By admin       2017-10-23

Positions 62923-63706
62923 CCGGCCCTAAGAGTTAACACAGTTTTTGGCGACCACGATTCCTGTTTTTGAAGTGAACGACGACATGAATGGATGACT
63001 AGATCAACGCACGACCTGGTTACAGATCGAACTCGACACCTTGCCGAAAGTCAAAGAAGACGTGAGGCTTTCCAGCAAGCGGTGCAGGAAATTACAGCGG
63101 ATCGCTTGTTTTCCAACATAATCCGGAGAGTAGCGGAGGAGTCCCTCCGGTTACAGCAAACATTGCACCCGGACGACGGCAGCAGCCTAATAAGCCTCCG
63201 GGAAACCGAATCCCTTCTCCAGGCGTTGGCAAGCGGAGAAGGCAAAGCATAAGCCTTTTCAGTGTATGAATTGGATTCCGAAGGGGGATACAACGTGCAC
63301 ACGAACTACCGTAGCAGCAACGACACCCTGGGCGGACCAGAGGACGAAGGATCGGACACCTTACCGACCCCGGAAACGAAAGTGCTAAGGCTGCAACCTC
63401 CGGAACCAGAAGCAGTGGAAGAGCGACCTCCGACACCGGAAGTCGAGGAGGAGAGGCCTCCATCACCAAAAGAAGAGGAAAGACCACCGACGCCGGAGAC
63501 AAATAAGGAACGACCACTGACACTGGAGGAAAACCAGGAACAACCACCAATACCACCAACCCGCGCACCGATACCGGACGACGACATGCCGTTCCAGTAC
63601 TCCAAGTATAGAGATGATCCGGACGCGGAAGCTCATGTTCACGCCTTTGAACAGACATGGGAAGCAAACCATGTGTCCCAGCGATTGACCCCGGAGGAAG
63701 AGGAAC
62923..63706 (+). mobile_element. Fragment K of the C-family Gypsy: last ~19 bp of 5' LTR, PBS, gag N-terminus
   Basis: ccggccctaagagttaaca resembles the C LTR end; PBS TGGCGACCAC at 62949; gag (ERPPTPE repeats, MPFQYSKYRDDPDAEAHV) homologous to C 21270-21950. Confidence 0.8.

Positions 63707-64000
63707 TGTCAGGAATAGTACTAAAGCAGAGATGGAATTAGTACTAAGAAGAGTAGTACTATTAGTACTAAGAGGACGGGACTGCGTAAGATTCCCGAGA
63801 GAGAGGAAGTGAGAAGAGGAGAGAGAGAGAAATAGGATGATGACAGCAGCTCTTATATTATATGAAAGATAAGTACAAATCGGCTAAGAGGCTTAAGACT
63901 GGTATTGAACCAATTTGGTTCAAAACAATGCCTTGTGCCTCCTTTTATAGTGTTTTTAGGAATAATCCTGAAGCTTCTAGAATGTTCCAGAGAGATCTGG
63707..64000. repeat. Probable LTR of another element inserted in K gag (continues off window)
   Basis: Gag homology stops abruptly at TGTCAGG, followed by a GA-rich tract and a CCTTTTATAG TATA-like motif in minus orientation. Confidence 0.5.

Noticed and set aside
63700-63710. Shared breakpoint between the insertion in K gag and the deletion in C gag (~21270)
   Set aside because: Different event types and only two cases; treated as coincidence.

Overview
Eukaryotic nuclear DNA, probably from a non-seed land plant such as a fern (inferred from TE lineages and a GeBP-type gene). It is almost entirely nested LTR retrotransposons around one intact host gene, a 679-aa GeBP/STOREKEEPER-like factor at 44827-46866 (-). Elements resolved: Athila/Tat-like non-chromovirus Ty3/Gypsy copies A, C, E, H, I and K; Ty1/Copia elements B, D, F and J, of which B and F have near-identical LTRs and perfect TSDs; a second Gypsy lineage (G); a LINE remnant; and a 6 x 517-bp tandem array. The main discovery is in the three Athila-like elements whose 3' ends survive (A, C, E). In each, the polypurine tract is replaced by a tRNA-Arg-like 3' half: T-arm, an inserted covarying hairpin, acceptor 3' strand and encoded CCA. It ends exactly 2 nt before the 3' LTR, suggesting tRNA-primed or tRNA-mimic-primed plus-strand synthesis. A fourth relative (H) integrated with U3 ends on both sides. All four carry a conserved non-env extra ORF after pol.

ICE cotton futures inched lower on Thursday, touching a near two-month low, after data from the US Department of Agriculture showed that exports dropped to a marketing-year low, offsetting gains from higher net sales. Cotton contracts for December settled down 0.32 cent, or 0.47 percent, at 67.31 cents per lb. It traded within a range of 67.26, its lowest since Aug. 21, and 67.88 cents a lb. "This morning we had very strong weekly sales, but we had a marketing-year low on actual shipments of cotton, so that was something of an offset," said Keith Brown, principal at cotton brokers Keith Brown and Co in Moultrie, Georgia. Earlier, the US Department of Agriculture reported that net sales of 253,200 running bales (RB) for 2017/2018 were up 64 percent from the previous week and 39 percent from the prior four-week average. The report showed exports of 86,100 RB - a marketing low - were down 27 percent from the previous week, however, and 36 percent from the prior four-week average. "The weather is very clear in much of the cotton belt and the dollar was down today, but it has been on a bit of an uptrend, so that's a little negative for cotton," Brown added. Total futures market volume rose by 1,121 to 19,014 lots. Data showed total open interest fell 185 to 229,627 contracts in the previous session. Certificated cotton stocks deliverable as of Oct. 18 totalled 3,586 480-lb bales, down from 4,465 in the previous session. The dollar index was down 0.11 percent. The Thomson Reuters CoreCommodity CRB Index, which tracks 19 commodities, was up 0.04 percent.

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